Published by Viking Penguin on February 2011
Genres: fantasy, paranormal, romance
Format: paperback, 579 pages
Amazon & Goodreads
A richly inventive novel about a centuries-old vampire, a spellbound witch, and the mysterious manuscript that draws them together.
Deep in the stacks of Oxford's Bodleian Library, young scholar Diana Bishop unwittingly calls up a bewitched alchemical manuscript in the course of her research. Descended from an old and distinguished line of witches, Diana wants nothing to do with sorcery; so after a furtive glance and a few notes, she banishes the book to the stacks. But her discovery sets a fantastical underworld stirring, and a horde of daemons, witches, and vampires soon descends upon the library. Diana has stumbled upon a coveted treasure lost for centuries -- and she is the only creature who can break its spell.
I insinuated in an earlier post that I probably wouldn’t review this…but what the heck! I originally thought this because I took a huge break in the middle of the book to read other books (it’s really unfortunate when I do this because recalling events in a novel is hard on my wittle brain, unless I make notes — which I didn’t — but fortunately, after a reading a few pages when I came back to it, it was relatively easy to just jump back into the world of Matthew Clairmont and Diana Bishop. (I can’t brag that I remember everything that happened, but, y’know, a decent amount.)
So I finished this Wednesday night — which was such a tiring day, and I kept nodding off as I was finishing the last 40 pages that I had, but I barrelled on through! — and wanted to touch on something that a lot of people had mentioned about this book: that it was comparable to Twilight, except…better.
You can totally gather from the title that this book is about witches, so HOW, you might ask, is it like Twilight, the demon spawn of all YA literature? (Okay, I can’t hate on it too much, because it was one of the first series I remember completing throughout high school — yes, not even Harry Potter could top Twilight in my eyes…forgive me, I was young. And now I’m older and a little bit wiser.)
So instead of vampires vs. werewolves, it’s a trifecta of vampires, witches, and daemons (and I also believe werewolves were mentioned briefly?? — but they aren’t relative to this book, at least). Our protagonist is a witch who has completely rejected her witchy culture and powers and just wants to live the life of a normal human in England, studying alchemical manuscripts. One fateful day, she calls upon an ancient manuscript that no one has seen in a very long time — and basically, every witch/vampire/daemon/creature wants to get their hands on this manuscript.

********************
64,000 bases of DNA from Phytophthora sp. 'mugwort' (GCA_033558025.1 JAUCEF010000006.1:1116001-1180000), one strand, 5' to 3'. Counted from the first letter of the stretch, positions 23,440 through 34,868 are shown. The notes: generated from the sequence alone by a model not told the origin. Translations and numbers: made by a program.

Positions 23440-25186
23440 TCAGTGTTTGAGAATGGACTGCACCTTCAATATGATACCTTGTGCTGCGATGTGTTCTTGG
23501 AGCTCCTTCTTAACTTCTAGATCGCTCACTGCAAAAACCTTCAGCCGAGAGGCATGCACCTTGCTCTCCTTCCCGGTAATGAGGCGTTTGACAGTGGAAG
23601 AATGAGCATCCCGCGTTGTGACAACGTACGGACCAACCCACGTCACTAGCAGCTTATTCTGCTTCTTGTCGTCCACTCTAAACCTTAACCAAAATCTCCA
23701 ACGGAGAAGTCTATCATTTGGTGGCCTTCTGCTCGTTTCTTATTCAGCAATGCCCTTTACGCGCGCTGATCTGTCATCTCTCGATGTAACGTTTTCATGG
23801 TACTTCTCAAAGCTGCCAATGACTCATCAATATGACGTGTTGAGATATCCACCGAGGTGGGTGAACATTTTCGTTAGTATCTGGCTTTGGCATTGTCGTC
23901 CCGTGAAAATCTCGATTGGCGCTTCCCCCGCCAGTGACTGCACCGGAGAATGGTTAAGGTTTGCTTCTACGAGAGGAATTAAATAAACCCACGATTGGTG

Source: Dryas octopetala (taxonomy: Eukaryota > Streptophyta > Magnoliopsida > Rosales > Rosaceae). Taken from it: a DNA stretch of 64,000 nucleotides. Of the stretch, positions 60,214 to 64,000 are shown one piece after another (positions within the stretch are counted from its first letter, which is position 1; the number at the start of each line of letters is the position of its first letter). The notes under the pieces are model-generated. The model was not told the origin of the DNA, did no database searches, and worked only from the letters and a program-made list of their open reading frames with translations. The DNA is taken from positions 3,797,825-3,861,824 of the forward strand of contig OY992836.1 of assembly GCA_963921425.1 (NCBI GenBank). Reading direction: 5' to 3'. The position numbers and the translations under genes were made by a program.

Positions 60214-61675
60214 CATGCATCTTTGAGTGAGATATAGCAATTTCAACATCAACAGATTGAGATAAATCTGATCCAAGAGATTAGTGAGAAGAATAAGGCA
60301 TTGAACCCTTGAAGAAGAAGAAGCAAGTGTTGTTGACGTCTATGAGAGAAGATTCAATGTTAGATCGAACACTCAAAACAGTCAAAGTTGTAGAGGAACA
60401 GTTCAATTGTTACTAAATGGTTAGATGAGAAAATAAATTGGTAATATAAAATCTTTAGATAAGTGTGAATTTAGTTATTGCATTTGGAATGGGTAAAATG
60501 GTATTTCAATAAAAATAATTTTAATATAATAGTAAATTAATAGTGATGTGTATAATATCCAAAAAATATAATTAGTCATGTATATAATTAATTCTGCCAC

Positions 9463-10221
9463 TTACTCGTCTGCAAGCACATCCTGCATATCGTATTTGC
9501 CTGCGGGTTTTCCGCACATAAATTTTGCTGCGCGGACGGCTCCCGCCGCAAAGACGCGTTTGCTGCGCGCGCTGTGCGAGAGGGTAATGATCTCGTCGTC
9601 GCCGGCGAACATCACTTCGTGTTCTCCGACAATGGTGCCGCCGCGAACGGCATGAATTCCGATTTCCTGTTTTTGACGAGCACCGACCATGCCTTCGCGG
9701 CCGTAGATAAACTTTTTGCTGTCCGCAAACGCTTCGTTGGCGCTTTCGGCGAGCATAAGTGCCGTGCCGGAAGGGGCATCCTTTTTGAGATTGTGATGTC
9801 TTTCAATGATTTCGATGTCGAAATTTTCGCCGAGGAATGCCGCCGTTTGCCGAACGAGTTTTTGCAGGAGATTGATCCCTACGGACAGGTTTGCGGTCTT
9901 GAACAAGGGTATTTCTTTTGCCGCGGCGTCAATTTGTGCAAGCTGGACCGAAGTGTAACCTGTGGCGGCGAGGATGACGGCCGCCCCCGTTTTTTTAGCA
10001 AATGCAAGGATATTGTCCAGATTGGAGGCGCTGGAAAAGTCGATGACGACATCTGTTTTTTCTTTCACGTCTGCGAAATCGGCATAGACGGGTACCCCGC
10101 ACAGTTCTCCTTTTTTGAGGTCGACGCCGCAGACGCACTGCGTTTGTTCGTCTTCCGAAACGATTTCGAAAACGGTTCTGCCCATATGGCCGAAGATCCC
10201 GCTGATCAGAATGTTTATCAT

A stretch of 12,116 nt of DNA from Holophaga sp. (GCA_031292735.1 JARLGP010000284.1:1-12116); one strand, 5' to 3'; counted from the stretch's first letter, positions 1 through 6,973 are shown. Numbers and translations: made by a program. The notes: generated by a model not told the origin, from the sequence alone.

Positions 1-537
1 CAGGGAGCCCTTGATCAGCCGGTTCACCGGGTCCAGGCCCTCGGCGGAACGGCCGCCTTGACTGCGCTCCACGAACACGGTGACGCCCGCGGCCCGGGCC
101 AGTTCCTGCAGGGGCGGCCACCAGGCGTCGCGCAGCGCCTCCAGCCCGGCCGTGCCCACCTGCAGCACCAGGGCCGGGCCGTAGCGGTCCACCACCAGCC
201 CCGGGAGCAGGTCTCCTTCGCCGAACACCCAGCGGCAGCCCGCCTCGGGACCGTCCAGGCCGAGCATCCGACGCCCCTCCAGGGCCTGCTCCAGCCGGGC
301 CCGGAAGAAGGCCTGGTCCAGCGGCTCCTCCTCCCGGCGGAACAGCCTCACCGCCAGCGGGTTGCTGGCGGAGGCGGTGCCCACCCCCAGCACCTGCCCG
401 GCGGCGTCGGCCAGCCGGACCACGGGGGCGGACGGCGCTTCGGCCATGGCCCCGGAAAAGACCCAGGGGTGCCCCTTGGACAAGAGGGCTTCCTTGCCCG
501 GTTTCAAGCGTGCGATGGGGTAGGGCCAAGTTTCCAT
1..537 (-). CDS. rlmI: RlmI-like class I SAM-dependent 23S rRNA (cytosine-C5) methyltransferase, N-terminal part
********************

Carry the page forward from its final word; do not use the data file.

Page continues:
I’ll admit, the premise didn’t exactly “capture my attention” at first, but I read it because a friend from work let me borrow her very loved copy. And I trusted her judgement, so carry on, I did.
Enter Matthew Clairmont — vampire! He wants to get his hand on this manuscript, too, because he’s all about discovering the birth of vampires. The first half of the book seemed a little slow to me, and this might have initiated the big pause — like, almost two months — where I didn’t pick it up at all. Instead, I read other books. Like 4 or 5 other books. But when I stepped back into the world,it was easy to just keep reading and reading to find out what happens between the witch and the vampire.
While they didn’t instantaneously love each other, it did seem a bit sudden. And once they declare that they will stick together, no matter what each other’s species has to say about it, that’s when the Congregation (aka, a small group comprised of each of the three creatures in the world) decides to get involved — and this is where the similarities come into play. Some characters are sent to break them up, either via kidnapping or death, and Diana gets a little “Bella” on us by damning all consequences because Matthew is the love of her life, no matter what, and she would rather face death.
But at least Diana isn’t some lame, emotionless high-schooler who really has no redeeming qualities about her. Diana is smart, determined, and is secretly a bad-ass witch. (Who can’t control her powers, but that’s beside the point!) And at least there is no vampire/werewolf/human love triangle — or any type of love triangle! While Diana is swarmed upon by other creatures because she called this manuscript that was never supposed to be found, they venture to Paris under the guise of safety, but nothing is really safe now, and when they get to Diana’s aunt’s house — a house that is SO COOL I WANT TO LIVE IN IT — is where I really started to rapidly turn those pages.
So while there are some elements that may make you think Twilight, A Discovery of Witches is a book that deserves to stand apart from the human-vampire love trope. Harkness creates unique characters with an unparalleled plot, and I’m eager to pick up the second book, which my friend wants me to do soon so that we can discuss!
DEAR READER: What do you ultimately think about Twilight? Do you think you’d be interested in A Discovery of Witches?
Now that it is well past midnight, Rosie must venture to her comfy-cozy bed where she will try to read some more of When Dimple Met Rishi, but then she will ultimately succumb to beautiful slumber. Ahhh, sleep. She had a delightful day, consisting of a fun gym workout with friends, a vision-board decorating sesh with Brandi, and shopping — which resulted in a $130 loss. She hopes your weekend is going just as good as hers, and hopes you’ll stick around for more future book reviews & blubbering nonsense! ♥